Many Komuso were former samurai

Only true Komuso, though, could play the honkyoku which were musical pieces of such complexity that only those adept with the Shakuhachi could perform them. Sometimes komuso were asked to perform these pieces to see if they were true komuso or the Shogun’s spies in disguise. However, it mattered little as some of the true komuso were also on the Shogunate’s payroll.


Komuso could move freely throughout Old Japan unlike Ronin (masterless samurai)

In 1868 when power was relinquished by the Shogunate to the Emperor, the komuso bore a significant brunt of the animosity from Imperial forces. Komuso were so synonymous with spies for the Shogunate that the Komuso were utterly abolished in 1871 and even the playing of the shakuhachi as a solo instrument was prohibited for several years.

The komuso had meddled in the affairs of the secular world and ultimately paid the price for it. The practice of the Komuso did not die out entirely though and shakuhachi continues to be played for both entertainment and meditation.


Modern Komuso are faint echoes of their past

May 8, 2008 Posted by | Blogroll, buddhism, culture, flute, japan, japanese culture, japanese history, komuso, life, ninja, ronin, samurai, shakuhachi, spies, travel, zen | , , , , | 12 Comments

Samurai Dave’s 2007 In Review: Travels, Festivals, and Events

Another year has come and gone and in soppy melodramatic fashion, it’s time to look back on all we’ve done and didn’t do. Instead of focusing on love or lack there of or personal growth, I’ve look back through the magic of film and video on all the places and things I saw in 2007.

January
I rang in the New Year between the traditional area of Asakusa and the sleazy area of Roppongi. Needlessly to say the 1st of January did not see me until much later in the day, in fact it was evening. My first activity of the New Year then was the following day after sleeping off an all-nighter in Roppongi. I went to the Imperial Palace on January 2nd to hear the Emperor’s New Year address. Didn’t understand a word he said (my New Year’s Resolution is to fix that problem by next year).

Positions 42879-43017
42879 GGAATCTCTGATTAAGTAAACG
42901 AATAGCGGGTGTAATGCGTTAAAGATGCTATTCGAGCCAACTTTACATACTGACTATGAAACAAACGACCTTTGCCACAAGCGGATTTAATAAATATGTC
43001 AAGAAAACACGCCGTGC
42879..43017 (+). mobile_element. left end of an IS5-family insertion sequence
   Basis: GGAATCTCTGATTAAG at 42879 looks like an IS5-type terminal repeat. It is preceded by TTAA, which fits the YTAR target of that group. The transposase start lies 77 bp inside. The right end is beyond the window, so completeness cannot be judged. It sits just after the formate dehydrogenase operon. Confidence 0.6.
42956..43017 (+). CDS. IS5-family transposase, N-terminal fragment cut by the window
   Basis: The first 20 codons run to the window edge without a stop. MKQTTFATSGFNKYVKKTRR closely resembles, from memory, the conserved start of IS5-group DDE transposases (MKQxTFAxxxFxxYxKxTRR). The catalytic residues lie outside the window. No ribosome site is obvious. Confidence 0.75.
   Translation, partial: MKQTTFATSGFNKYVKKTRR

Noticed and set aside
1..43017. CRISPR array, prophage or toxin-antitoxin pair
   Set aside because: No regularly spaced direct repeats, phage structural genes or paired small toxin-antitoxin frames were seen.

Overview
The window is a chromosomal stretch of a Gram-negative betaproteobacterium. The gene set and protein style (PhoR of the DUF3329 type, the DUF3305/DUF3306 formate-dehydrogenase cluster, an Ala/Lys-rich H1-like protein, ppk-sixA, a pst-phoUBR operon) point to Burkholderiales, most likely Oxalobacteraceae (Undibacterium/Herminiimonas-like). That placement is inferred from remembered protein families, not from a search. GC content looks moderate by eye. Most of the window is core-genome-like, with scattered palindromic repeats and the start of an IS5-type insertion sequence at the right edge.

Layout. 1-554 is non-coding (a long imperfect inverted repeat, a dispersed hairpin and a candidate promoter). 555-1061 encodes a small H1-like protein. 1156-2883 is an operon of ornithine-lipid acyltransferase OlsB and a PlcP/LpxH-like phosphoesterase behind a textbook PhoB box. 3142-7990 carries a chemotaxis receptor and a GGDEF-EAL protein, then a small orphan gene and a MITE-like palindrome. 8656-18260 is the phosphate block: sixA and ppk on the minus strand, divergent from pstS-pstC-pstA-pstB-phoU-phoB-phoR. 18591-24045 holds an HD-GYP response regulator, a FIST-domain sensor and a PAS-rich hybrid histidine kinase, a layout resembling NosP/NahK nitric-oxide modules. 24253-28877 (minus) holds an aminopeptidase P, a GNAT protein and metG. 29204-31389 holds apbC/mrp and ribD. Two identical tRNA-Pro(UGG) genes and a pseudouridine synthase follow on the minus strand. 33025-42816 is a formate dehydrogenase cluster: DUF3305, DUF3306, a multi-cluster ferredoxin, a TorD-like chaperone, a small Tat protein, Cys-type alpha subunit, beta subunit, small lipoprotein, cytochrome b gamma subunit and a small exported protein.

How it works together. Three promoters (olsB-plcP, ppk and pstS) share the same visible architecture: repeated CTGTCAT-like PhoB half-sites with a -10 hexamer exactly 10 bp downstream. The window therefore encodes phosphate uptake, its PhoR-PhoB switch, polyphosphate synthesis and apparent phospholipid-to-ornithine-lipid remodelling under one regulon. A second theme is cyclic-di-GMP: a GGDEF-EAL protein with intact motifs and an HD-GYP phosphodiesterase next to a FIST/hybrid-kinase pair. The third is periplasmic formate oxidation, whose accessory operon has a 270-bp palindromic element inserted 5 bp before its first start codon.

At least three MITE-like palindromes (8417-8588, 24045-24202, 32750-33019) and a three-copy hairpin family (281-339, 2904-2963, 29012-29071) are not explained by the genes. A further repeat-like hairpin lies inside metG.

A week later I went to Meiji Shrine for Seijin-no-hi (Coming of Age Day) to see kimono-clad girls strut their stuff.

That weekend I went to Kanda Shrine to watch Shinto adherents prove their mettle by drenching themselves in freezing cold water. However given the unusual warmth that month, the normally chill-inducing spectactle looked rather refreshing.

http://www.youtube.com/watch?v=FlFqaUYA_T4

The next week I went out to a temple in east part of Tokyo – Kameido. There they had a type of Noh performance. This was the first time for me to see Noh but by the end of the year while I would be no expert in Noh, I would at least know Noh much better than before.

February
The 3rd of February is one of my favorite times of the year. This is Setsubun which is like a mix of New Years, Groundhog Day, and Halloween rolled up togther. Every year I attend the mami-maki (bean-tossing) at different temples. This time I hit three temples – Senso-ji in Asakusa, Zojo-ji in Hammatscho, and Kichibojin in Ikebukuro. I always enjoy watching old ladies knocking people over for thrown washcloths, beans, and other trinkets.

I mainly stayed in Tokyo and when I wasn’t killing zombies and Nazis on my Playstation I was visiting gardens such as Hama-rikyu.

The end of February brings out the plum blossoms, the heralds of Spring. To see them I took daytrips to Kamakura which due to the warm winter had already shed its plum blossoms and I went to Mito in the Ibaraki Prefecture to see Kairaku-en Garden with its hundreds of plum blossoms.